Buster Keaton... First Thoughts
I pride myself on having a wide interest in comedy, with a resulting wide knowledge. But one area where I still have much to experience and learn about is early silent film comedy.
There are the three acknowledged geniuses of the genre... Charlie Chaplin, Buster Keaton, and Harold Lloyd. Currently, my DVD and video collection is without any of the celebrated works of Chaplin or Lloyd, but I do have a package of nine Keaton movies (three features and six shorts) that cost me £3.44 from DVDPACIFIC.COM - a website by the way which I would recommend when buying Region 1 DVDs from the US, for good service and great value.
I have already seen the Kevin Brownlow documentary 'A Hard Act to Follow' and 'Steamboat Bill Jnr' which are in my girlfriend's video collection. This morning I was having a cup of tea in bed at 5.30am, and decided that the short time before returning to sleep could be quietly spent getting better acquainted with with Buster. I started with the earliest short in my DVD package - 'The Boat' (1921).
I enjoyed it. I can't say that I actually laughed, but visual comedy is less likely to have that effect on me than great dialogue. Many of the physical and visual gags in the movie looked familiar - mainly from the dialogue-free work of Eric Sykes ('The Plank' etc.) and especially Michael Crawford in 'Some Mothers Do Ave Em'. Now I know where it was all stolen from.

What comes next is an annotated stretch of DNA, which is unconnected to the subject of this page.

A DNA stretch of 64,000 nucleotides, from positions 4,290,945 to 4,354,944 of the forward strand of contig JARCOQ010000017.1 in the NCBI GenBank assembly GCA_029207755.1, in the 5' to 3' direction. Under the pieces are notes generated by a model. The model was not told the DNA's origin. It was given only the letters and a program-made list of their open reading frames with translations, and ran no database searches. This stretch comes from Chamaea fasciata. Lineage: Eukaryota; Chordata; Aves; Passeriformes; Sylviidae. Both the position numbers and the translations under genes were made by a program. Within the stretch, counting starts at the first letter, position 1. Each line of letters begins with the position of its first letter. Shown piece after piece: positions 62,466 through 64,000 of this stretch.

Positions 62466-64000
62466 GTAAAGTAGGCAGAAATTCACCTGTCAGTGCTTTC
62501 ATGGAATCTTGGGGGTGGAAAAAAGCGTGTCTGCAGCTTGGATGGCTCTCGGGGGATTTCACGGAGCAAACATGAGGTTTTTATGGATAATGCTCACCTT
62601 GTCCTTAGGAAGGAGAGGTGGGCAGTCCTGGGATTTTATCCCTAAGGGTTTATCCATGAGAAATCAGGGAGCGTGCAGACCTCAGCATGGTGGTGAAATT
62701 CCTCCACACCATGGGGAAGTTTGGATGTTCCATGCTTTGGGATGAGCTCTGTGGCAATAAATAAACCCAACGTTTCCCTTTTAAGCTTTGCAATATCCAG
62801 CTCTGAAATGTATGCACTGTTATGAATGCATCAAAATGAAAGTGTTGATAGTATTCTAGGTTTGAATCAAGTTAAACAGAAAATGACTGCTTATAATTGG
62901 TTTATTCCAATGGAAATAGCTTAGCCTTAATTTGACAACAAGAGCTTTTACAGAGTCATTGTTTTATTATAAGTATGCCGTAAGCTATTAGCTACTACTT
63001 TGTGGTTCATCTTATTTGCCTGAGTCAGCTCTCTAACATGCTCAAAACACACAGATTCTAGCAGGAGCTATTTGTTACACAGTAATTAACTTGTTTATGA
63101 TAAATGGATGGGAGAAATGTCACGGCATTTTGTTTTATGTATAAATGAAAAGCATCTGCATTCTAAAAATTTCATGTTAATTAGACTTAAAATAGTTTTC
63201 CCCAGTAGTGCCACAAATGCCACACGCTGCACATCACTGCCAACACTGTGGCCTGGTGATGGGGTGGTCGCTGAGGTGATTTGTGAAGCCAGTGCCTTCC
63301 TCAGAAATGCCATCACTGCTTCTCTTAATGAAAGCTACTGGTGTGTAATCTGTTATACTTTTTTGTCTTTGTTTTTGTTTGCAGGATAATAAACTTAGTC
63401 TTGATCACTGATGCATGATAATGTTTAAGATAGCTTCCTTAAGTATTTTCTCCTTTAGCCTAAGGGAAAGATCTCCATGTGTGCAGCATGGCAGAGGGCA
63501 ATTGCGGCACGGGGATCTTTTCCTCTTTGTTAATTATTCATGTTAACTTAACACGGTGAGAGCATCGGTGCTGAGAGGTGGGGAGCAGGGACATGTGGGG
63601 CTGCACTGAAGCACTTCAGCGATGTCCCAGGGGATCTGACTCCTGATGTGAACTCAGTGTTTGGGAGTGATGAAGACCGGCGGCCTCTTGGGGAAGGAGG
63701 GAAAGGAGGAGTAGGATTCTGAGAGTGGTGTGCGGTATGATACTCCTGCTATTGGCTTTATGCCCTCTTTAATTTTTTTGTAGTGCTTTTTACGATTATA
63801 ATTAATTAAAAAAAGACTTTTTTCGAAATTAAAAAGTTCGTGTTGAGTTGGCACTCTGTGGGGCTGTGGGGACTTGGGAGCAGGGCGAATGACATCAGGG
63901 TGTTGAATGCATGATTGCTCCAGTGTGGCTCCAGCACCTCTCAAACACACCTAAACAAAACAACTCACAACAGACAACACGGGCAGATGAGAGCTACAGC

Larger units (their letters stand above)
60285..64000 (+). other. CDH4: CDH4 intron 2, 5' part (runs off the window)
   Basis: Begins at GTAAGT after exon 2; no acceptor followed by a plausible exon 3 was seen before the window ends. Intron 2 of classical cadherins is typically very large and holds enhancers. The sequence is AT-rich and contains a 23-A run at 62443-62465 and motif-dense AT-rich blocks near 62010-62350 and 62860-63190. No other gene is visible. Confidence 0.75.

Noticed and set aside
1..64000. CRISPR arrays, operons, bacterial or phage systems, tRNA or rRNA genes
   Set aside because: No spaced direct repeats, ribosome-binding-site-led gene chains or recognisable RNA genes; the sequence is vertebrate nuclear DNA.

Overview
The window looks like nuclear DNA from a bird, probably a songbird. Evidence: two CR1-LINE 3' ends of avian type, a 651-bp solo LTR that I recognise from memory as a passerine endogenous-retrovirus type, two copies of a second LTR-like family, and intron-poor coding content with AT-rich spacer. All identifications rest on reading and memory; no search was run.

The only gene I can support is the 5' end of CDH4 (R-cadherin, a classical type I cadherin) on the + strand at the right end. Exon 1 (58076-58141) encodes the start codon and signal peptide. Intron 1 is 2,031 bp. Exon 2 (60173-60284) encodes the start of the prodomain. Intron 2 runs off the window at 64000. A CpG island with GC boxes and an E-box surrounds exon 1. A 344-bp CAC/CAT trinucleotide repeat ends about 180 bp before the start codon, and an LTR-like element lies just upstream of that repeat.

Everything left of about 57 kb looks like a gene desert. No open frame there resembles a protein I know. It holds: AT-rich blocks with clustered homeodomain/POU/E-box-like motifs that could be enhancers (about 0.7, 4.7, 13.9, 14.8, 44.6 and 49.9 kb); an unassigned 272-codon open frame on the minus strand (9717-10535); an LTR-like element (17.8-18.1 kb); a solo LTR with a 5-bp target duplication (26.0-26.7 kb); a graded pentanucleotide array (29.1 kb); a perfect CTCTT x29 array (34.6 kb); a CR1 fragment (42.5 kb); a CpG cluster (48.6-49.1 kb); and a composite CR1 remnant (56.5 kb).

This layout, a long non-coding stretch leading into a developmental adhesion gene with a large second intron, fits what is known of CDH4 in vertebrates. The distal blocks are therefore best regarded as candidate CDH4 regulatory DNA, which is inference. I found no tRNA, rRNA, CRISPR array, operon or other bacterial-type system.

Like all great comedy characters and performers, Buster Keaton has his very own look, mannerisms, and movements. In the midst of an eventful, dangerous world, he maintains his reactionless face. There is his trademark delayed reaction, before extreme bursts of energy. His character is forever inventive, and snaps into action, with an innocent confidence that anything he attempts will succeed.
Now I'm looking forward to my next early morning cup of tea, when I want something peaceful to watch for twenty minutes. I can further enrich my experience of the visual comedy of Buster Keaton, before returning to sleep and my dreams of becoming the new Bill Hicks.